Larman Clamor, Alligator Heart


Cover by Alexander von Wieding. Artist website here.

Alexander von Wieding deserves multiple mentions for his 2013 covers for¬†Black Thai¬†and Small Stone labelmates Supermachine, but he always seems to save the best for his own project, Larman Clamor. The one-man-band’s third LP, Alligator Heart (review here), was a stomper for sure, but in his visual art for it, von Wieding brilliantly encapsulated the terrestrial elements (the human and reptile) as well as the unknowable spheres (rippling water, sun-baked sky) that the songs portrayed in their swampadelic blues fashion. It was one to stare at.

Monster Magnet, Last Patrol


Cover by John Sumrow. Artist website here.

Similar I guess to the Beastwars cover in its looming feel and to the Black Pyramid for its scale, John Sumrow‘s art for Monster Magnet‘s Last Patrol (review here) mirrored the space-rocking stylistic turn the legendary New Jersey band made in their sound, taking their iconic Bullgod mascot and giving it a cosmic presence, put to scale with the rocketship on the right side. It stares out mean from the swirl and regards the ship with no less a watchful eye than Dave Wyndorf‘s lyrics seem to have on society as a whole.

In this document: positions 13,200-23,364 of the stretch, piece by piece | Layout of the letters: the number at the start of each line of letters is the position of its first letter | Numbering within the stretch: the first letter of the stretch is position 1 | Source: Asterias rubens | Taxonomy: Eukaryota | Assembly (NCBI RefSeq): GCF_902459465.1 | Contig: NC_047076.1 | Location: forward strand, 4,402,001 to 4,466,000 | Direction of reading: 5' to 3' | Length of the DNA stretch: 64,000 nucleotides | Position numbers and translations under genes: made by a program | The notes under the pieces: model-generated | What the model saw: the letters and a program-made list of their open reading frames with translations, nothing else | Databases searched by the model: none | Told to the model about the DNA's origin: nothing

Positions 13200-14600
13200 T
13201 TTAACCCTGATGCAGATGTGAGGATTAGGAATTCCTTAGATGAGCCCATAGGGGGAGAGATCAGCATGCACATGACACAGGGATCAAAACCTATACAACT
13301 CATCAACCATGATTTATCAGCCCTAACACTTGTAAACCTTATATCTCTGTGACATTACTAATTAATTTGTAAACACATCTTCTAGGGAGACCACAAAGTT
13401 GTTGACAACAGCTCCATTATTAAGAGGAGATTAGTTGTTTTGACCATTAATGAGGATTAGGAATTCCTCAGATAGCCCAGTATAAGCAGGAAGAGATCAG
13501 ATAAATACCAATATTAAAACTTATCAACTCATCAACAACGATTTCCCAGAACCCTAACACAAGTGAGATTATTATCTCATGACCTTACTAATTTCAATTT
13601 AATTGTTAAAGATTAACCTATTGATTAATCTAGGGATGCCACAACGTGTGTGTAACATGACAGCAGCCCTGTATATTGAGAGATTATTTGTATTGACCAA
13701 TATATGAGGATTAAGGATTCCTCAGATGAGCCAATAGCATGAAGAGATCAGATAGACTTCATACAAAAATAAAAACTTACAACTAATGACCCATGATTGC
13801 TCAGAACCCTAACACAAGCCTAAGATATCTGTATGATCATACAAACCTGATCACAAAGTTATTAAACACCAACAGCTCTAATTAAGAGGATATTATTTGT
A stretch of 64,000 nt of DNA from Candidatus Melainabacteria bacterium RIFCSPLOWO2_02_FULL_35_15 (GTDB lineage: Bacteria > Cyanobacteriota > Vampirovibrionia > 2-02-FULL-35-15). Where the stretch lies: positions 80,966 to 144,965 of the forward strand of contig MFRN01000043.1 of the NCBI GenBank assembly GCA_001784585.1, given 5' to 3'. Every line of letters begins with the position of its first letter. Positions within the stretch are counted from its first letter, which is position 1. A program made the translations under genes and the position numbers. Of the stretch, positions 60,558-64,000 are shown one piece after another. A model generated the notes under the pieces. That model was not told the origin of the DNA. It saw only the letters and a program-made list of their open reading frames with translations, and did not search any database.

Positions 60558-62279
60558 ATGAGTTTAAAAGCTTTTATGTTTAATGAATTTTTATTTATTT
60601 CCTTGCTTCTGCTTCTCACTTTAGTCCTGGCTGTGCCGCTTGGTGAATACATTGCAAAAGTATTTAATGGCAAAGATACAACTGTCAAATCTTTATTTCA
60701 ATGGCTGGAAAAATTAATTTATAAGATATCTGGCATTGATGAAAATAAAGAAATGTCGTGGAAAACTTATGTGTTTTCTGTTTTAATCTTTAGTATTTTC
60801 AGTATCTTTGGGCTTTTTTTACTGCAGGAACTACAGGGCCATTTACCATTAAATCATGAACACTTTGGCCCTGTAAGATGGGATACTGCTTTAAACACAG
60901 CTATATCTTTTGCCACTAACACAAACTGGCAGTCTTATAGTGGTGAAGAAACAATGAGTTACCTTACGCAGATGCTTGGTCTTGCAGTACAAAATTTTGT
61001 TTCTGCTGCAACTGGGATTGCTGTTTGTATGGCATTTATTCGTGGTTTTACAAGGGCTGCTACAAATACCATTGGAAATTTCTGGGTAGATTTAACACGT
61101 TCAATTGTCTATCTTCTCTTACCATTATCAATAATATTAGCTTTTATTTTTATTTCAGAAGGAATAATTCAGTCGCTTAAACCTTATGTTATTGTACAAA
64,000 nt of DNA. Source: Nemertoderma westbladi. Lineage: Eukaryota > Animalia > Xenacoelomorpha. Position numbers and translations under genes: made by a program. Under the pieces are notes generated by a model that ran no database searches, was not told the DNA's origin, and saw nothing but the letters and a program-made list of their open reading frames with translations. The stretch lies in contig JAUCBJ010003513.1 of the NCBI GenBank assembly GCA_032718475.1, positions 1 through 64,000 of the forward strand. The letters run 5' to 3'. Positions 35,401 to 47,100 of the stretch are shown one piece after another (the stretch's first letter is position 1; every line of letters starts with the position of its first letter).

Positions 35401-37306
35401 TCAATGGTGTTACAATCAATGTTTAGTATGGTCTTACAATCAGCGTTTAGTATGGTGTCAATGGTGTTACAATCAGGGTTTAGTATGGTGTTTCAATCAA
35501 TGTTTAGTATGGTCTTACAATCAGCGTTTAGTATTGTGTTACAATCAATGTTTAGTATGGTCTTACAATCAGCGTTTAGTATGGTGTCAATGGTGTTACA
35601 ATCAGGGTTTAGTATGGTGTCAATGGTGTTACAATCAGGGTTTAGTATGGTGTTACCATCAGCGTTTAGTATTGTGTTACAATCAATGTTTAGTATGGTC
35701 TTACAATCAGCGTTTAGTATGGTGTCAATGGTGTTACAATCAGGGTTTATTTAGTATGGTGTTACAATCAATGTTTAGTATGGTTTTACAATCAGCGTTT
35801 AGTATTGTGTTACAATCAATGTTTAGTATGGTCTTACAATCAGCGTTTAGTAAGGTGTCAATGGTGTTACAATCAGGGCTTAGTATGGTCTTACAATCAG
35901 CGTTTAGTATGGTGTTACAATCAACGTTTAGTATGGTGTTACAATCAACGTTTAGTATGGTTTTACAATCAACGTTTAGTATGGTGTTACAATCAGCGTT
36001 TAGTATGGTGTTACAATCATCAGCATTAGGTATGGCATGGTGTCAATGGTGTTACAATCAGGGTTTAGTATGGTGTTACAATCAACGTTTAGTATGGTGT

Red Fang, Whales and Leeches


Cover by Orion Landau. Artist website here.

There’s a mania to Orion Landau’s cover for¬†Red Fang‘s third album,¬†Whales and Leeches, and while the songs that comprise the record are more clearly structured, the collage itself, the face it makes when viewed from a distance, and the (from what I’m told is brilliant) cut-out work in the physical pressing of the album, all conspired to make one of 2013’s most striking visuals. As the in-house artist for¬†Relapse,¬†Landau is no stranger to landmark pieces, but this was a different level of accomplishment entirely.

Sandrider, Godhead


Cover by Jesse Roberts. Band Facebook here.